Thursday, March 07, 2013

Know More Than You Show, Conclusion: Theme

You’ve probably heard before that you should withhold elements of the plot and backstory, but it’s not often pointed out that you should also play keep-away with your theme.

I’ve mentioned before that I disagree with the oft-repeated advice that you should have a wise statement of philosophy on page five.  If you’ve done that, you should delete the scene, and maybe replace it with a misguided statement of philosophy that will get replaced much later, shortly before the climax.  I’ve also talked about how, if you have a character who asks the thematic question early on, then it’s good to interrupt them before they can get an answer, because the story itself should be the answer.

As with character and plot, this is hard to do.  You’ve got something to say, and now you want to say it …but you have to stop yourself.  You don’t actually want your audience to hear it, you want them to feel it.  And they’ll only feel it if they’ve been allowed to draw their own conclusions.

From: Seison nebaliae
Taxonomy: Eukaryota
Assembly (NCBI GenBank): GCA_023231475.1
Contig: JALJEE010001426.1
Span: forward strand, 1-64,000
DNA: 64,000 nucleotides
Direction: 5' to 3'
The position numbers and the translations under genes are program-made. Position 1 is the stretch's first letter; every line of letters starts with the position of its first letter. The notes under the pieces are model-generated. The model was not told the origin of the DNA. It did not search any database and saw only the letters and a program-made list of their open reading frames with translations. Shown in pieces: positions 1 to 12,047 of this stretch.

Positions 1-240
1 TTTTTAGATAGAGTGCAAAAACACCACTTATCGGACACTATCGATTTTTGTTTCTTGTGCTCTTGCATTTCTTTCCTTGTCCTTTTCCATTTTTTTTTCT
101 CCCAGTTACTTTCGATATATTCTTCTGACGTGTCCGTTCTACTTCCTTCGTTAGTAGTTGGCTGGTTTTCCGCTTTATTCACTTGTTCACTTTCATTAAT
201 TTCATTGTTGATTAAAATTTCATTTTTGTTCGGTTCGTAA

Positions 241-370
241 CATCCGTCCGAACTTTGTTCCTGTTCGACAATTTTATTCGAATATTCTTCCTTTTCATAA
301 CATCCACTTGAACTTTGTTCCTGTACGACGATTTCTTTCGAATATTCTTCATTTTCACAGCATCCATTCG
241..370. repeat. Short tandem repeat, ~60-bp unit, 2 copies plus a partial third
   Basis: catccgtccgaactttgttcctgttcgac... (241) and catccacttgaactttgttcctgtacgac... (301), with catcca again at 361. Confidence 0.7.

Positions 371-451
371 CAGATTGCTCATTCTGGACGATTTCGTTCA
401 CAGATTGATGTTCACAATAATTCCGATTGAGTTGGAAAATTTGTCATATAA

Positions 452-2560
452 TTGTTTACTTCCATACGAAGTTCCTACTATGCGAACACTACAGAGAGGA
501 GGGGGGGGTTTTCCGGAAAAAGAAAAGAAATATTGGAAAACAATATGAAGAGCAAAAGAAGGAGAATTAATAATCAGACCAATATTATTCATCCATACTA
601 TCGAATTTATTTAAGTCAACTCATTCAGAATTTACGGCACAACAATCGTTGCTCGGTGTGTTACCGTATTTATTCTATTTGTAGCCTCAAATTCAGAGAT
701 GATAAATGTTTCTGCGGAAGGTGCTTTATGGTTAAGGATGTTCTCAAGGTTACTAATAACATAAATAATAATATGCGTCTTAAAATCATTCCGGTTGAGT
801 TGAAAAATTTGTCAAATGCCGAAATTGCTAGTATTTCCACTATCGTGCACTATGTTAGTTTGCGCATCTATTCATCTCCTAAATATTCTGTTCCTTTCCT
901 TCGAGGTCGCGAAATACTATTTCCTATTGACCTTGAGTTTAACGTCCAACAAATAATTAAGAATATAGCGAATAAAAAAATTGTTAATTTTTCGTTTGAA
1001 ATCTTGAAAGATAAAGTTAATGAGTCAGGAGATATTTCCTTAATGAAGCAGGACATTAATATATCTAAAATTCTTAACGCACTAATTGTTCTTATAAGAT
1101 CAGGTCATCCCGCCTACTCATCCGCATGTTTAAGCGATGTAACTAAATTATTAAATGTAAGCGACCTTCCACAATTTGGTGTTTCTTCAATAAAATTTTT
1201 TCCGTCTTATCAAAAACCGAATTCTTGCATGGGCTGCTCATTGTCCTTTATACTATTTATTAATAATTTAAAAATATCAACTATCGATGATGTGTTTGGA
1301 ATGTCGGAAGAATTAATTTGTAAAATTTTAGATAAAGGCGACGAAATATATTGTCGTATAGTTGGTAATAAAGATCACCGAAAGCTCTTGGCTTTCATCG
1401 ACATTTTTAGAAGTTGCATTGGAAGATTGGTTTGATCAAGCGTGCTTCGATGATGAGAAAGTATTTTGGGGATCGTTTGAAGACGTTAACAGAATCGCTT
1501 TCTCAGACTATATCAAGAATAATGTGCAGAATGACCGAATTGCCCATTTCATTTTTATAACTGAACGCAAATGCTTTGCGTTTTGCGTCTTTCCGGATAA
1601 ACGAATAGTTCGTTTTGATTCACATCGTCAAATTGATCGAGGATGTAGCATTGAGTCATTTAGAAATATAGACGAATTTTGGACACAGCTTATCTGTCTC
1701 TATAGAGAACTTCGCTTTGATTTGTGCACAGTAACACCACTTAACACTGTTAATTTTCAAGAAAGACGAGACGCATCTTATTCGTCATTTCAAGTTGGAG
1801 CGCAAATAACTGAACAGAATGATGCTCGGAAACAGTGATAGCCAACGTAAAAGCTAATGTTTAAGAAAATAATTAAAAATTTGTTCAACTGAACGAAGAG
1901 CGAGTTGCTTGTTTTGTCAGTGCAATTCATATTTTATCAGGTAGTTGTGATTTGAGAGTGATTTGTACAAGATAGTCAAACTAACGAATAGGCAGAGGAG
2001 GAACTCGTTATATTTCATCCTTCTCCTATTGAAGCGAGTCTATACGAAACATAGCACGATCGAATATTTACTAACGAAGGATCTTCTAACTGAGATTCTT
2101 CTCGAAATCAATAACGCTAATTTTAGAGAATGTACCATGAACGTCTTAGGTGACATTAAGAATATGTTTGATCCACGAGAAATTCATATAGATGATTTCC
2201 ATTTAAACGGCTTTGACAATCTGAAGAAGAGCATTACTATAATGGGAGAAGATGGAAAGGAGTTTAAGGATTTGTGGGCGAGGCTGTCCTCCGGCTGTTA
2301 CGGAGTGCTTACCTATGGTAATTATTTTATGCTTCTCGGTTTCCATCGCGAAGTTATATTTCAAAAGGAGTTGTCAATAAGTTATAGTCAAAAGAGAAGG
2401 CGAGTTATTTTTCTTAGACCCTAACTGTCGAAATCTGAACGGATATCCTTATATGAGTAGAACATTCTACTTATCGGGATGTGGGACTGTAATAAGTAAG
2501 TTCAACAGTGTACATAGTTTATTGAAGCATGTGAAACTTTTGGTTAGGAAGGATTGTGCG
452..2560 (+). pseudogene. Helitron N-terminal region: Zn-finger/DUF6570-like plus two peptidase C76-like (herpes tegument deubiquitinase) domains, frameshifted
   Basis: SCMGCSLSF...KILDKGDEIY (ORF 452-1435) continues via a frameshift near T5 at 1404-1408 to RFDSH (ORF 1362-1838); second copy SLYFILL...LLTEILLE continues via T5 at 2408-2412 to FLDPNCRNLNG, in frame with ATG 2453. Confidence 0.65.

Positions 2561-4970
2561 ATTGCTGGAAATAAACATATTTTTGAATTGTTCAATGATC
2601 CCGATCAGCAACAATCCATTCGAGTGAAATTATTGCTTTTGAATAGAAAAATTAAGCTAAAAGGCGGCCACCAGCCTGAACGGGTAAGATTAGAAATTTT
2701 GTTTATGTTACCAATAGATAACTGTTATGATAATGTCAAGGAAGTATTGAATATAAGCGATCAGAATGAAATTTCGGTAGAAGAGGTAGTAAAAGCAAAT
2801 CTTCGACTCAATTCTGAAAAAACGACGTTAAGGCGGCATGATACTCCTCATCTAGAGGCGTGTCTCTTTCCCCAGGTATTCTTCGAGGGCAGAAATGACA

The meaning of a movie is created not by the composition of the shot but by the opposition of the cut. It’s no accident that the inventor of most powerful cinematic cutting techniques, Sergei Eisenstein, was such a fan of Georg Hegel, who believed that new ideas could only emerge from the collision of old ideas.  Eisenstein knew that butting two contrasting images against each other created more meaning than any one shot could on its own.

It’s tempting to process your own conflict and then present your audience with a finalized synthesis, because that way you can carefully control what their takeaway will be, but there’s no point, because they won’t care.  Instead, present them with a thesis and an antithesis, slam them against each other, and let your audience do the rest.  Force them to synthesize it, even if that means that they might reach a different conclusion than you would.

What were Shakespeare’s politics? Did he agree with Brutus or Marc Antony?  Prince Hal or Falstaff?  No one knows.  His plays are filled with huge ideological conflicts but few definitive statements.  He gives us a thesis and antithesis and leaves the synthesis to us.  That’s why he’s immortal.


Christine Tyler said...

This is brilliant, and a huge help. Thanks!

Crystal said...

I needed this post. Thank you, once again.